US v. Rashaad
UNPUBLISHED UNITED STATES COURT OF APPEALS FOR THE FOURTH CIRCUIT
UNITED STATES OF AMERICA, Plaintiff - Appellee, versus HASSAAN HAAKIM RASHAAD, Defendant - Appellant.
Appeal from the United States District Court for the Western District of North Carolina, at Charlotte. Lacy H. Thornburg, District Judge. (3:01-cr-00195-1; 3:04-cv-00500)
October 19, 2007
November 5, 2007
Before WILKINSON, MICHAEL, and TRAXLER, Circuit Judges.
Vacated and remanded by unpublished per curiam opinion.
Hassaan Haakim Rashaad, Appellant Pro Se. Amy Elizabeth Ray, OFFICE OF THE UNITED STATES ATTORNEY, Asheville, North Carolina, for Appellee.
Unpublished opinions are not binding precedent in this circuit.
PER CURIAM: Hassaan Haakim Rashaad appeals from the district court's order denying relief on his motion filed under 28 U.S.C. § 2255 (2000). We previously granted a certificate of appealability as to Rashaad's claim that his attorney provided ineffective assistance, resulting in Rashaad being denied the right to testify in his defense.1 After receiving additional briefing on this issue, we
now vacate the district court's order and remand for further proceedings. A criminal defendant has a fundamental constitutional right to testify on his or her own behalf at trial. v. Midgett, 342 F.3d 321, 325 (4th Cir. 2003). from various constitutional provisions, United States
This right, derived beyond the
Rock v. Arkansas, 483 U.S. 44, 51 n.9 (1987);
Reinert v. Larkins, 379 F.3d 76, 95 (3d Cir. 2004) (considering habeas petitioner's ineffective assistance of counsel claim based on his contention that his counsel violated his constitutional right to testify waiver at of a pre-trial this right, suppression like that hearing). of any A other
constitutional right, is "personal" and must be made voluntarily and knowingly. Sexton v. French, 163 F.3d 874, 881 (4th Cir.
1998); Brown v. Artuz, 124 F.3d 73, 77-78 (2d Cir. 1997).
We denied a certificate of appealability Rashaad's appeal as to his remaining claims. - 2 -
affidavit, Rashaad claimed counsel was ineffective when he failed to advise Rashaad of his right to testify at the pre-trial hearing on his motion to dismiss the indictment, which was predicated on the immunity agreement into which Rashaad had entered with the Government. properly been In his affidavit, Rashaad asserted that, had he advised and allowed to testify, he would have
provided testimony refuting the Government's evidence establishing Rashaad's breach of the immunity agreement. The Government did not file a response to Rashaad's motion. The district court summarily
dismissed the claim, finding Rashaad had not established his attorney had failed to advise him of his right to testify at trial. The court, however, did not address Rashaad's claim that he had not been advised regarding his right to testify at the pre-trial hearing. Unless it is clear from the pleadings, files, and records that the prisoner is not entitled to relief, § 2255 makes an evidentiary hearing mandatory. 28 U.S.C. § 2255; Raines v. United The district court may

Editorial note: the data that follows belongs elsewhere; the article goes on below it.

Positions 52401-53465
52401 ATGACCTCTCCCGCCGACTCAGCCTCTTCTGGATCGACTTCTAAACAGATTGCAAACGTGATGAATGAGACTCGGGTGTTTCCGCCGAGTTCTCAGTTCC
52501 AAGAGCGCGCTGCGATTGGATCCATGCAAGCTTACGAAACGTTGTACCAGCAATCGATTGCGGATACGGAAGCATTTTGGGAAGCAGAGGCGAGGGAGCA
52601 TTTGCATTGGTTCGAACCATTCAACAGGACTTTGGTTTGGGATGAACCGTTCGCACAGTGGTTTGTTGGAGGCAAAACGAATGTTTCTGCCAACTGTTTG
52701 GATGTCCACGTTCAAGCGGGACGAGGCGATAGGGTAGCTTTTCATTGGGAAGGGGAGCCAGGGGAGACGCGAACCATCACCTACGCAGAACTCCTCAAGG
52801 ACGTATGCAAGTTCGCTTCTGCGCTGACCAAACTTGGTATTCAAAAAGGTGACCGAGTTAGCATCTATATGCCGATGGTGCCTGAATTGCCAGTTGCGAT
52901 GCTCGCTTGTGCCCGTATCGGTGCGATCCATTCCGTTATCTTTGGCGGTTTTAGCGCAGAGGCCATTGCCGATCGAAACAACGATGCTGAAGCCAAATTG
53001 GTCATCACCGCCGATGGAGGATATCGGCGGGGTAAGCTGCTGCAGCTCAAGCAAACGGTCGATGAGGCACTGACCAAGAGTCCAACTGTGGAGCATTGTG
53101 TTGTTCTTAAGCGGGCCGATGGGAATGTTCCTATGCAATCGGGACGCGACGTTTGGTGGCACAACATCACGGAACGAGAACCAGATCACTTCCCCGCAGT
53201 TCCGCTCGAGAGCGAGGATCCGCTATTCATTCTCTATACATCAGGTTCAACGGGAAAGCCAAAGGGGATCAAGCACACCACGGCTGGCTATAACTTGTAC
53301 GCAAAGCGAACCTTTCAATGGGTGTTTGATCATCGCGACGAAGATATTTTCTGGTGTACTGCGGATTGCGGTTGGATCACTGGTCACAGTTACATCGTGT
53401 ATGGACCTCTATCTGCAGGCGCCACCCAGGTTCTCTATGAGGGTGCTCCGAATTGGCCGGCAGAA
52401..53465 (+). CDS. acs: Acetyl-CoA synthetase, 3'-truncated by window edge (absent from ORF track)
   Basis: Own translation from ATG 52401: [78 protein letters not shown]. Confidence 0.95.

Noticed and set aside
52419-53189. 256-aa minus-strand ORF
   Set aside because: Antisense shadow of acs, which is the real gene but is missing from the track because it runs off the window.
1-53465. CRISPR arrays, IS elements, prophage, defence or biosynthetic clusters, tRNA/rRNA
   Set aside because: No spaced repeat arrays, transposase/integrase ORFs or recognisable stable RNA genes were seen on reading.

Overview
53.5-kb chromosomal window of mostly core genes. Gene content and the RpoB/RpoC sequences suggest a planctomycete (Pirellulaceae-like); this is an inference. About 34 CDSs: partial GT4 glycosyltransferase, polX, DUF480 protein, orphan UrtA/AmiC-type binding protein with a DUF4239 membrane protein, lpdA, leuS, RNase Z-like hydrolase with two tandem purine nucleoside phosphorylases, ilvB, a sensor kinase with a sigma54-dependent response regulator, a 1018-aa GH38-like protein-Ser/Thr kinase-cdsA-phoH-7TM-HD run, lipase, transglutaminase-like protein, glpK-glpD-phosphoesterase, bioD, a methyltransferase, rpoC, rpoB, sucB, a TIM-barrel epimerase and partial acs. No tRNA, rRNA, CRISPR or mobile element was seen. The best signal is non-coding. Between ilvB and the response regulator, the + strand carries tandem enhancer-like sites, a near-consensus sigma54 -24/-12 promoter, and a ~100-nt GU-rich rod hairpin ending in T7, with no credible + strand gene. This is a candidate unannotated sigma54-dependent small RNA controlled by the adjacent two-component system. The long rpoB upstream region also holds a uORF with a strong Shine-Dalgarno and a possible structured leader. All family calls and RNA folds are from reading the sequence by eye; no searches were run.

States, 423 F.2d 526, 529 (4th Cir. 1970).
expand the record to include letters, documents, and affidavits. Raines, 423 F.2d at 529-30. whether a hearing is A district court's decision as to under § 2255 and whether
petitioner's presence is required at the hearing is reviewed for abuse of discretion. Id. at 530 (citing Machibroda v. United
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States, 368 U.S. 487 (1962)).
Notwithstanding the court's ability
to expand the record and its wide discretion in the matter, "[t]here will remain, however, a category of petitions, usually involving credibility, that will require an evidentiary hearing in open court." Id.
Under Strickland v. Washington, 466 U.S. 668, 694 (1984), in order to prove ineffective assistance of counsel based on his claim that his attorney prevented him from exercising his right to testify at the pre-trial hearing, Rashaad must show both that his attorney violated his right to testify and that his testimony had a "reasonable probability" of changing the outcome. In denying
§ 2255 relief on this issue, the district court construed Rashaad's claim as asserting Rashaad had been denied his right to testify at trial -- not at of the pre-trial hearing. coupled This with overly the narrow that
Rashaad's affidavit stands unrefuted on the record,2 leads us to conclude the district court's order as to this issue must be vacated.
Although far from clear, it appears plausible that, had Rashaad been permitted to testify at the pre-trial hearing on the motion to dismiss and had he testified in conformity with the facts averred in his affidavit, the result of the hearing might have been different. However, as the district court has yet to consider this issue, our present disposition should not be construed as an indication that we have formulated any view regarding the appropriate outcome of the proceedings on remand. - 4 -
We vacate the district court's order denying relief on Rashaad's claim that counsel was ineffective because he prevented Rashaad from testifying at the pre-trial hearing, and remand for further proceedings consistent with this opinion. We deny
Rashaad's motion for default judgment.
We dispense with oral
argument because the facts and legal contentions are adequately presented in the materials before the court and argument would not aid the decisional process.
VACATED AND REMANDED
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